A man who flew into Australia from overseas has triggered a health alert in Queensland after he visited shops, a service station and a bakery while infected with measles.
The Department of Health raised the alarm about the case on Saturday, declaring multiple premises exposure sites after the traveller visited them between July 3 and Friday, July 14.
The man was unknowingly infectious when he arrived at Brisbane Airport on July 3 and visited several businesses and locations on Brisbane's northside and Redcliffe Peninsula.
The man had flown to Australia from Jakarta on July 2 before travelling from Melbourne to Brisbane on Flight QF610 at 9.50am the following day.
Those who attended the sites the man visited in Queensland were urged to be on the lookout for symptoms, wear a mask and call a GP or medical centre ahead to ensure they could be isolated from other people.
The man was at Brisbane Domestic Airport and the Nudgee Service Centre on July 3 and visited the service centre again on July 8.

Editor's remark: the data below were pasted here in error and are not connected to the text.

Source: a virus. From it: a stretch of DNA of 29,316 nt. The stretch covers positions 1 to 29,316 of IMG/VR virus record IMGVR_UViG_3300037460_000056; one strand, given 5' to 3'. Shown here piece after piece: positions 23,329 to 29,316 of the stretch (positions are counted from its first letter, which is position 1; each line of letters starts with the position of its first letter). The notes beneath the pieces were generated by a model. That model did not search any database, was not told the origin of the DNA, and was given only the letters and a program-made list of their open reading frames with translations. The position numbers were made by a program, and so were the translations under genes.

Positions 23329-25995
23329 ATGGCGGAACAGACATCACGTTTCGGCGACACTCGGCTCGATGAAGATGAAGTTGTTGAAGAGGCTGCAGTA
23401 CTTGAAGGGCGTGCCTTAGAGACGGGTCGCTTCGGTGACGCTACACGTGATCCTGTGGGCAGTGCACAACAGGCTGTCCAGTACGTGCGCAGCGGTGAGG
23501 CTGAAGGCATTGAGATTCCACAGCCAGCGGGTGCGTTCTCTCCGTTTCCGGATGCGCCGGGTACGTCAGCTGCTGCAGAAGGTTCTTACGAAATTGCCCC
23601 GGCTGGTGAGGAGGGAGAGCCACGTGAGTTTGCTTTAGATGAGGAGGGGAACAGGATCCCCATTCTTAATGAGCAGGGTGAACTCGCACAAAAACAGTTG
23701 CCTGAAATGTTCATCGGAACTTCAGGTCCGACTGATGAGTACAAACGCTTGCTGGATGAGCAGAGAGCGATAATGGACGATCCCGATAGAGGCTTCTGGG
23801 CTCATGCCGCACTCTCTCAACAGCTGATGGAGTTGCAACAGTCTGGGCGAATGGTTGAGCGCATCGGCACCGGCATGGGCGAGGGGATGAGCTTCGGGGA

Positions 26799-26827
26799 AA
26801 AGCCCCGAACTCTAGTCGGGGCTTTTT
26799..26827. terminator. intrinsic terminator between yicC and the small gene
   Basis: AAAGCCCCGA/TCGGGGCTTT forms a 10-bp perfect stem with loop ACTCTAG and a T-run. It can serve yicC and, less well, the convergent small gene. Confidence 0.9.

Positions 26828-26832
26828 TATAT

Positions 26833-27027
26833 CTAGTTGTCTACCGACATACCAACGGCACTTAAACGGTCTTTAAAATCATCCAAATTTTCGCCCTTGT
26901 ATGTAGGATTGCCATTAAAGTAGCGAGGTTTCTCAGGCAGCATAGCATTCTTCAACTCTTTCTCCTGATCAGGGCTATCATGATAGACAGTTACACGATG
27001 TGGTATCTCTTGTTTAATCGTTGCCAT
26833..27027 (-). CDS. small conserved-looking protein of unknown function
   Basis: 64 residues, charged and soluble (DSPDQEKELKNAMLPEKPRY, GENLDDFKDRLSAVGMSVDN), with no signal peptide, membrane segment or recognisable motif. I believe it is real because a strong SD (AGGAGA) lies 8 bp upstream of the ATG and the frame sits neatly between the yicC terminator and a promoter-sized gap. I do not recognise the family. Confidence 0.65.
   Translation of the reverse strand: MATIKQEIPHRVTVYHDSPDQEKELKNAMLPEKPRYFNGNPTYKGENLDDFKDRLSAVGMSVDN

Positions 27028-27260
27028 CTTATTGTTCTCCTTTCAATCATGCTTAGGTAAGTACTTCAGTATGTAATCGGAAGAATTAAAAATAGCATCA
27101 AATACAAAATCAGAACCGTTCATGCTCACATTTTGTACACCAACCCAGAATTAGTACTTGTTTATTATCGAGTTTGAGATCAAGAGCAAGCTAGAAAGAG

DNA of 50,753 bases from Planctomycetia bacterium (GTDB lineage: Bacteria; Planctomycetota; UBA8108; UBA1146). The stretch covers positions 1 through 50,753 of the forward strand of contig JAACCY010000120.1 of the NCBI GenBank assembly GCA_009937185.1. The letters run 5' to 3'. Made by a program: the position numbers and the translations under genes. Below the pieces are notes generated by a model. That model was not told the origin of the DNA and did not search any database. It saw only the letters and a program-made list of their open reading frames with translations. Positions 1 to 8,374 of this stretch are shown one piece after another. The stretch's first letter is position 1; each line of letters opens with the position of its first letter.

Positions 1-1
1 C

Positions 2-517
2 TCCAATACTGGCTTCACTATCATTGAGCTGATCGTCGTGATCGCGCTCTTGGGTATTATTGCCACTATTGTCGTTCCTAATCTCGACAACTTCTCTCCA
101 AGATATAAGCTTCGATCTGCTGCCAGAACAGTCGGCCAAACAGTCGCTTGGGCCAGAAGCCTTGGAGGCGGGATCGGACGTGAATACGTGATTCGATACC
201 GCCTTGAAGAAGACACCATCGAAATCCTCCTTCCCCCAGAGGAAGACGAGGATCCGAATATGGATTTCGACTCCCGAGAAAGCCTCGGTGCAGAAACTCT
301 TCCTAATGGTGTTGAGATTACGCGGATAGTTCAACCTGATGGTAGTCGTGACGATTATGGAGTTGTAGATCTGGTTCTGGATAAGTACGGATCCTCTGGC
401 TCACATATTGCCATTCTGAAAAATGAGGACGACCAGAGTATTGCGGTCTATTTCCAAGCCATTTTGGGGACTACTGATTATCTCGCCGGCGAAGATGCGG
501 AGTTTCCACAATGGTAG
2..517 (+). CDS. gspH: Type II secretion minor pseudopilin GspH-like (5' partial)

He also visited CJ's Pastries at Kippa-Ring on July 3, , Kippa-Ring Shopping Centre on July 4 and Vital Life Centres at Scarborough on July 4-5, July 8 and July 10.
Also on July 8, the man visited City Cave Redcliffe Sauna at Margate and Dan Murphy's at Woolloongabba and was at DFO Skygate at Brisbane Airport on July 9.
The man presented at Redcliffe Hospital Emergency Department on July 13 and 14.
Metro North Public Health physician Megan Young said anyone at these locations during these times should monitor themselves for symptoms for 18 days from when they might have had contact.
"If they do develop symptoms, they should seek medical advice," she said.
Early symptoms of measles include a fever, tiredness, cough, runny nose, and red, inflamed eyes.
"Those symptoms then progress to a blotchy red rash, which often starts on the face before becoming widespread," Dr Young said.
Queensland Health recommends anyone born in 1966 or after who has not had two documented doses of measles, mumps, rubella (MMR) vaccine or had proven measles, should visit their doctor to get vaccinated for measles.
Australian Associated Press
Sign up for our newsletter to stay up to date.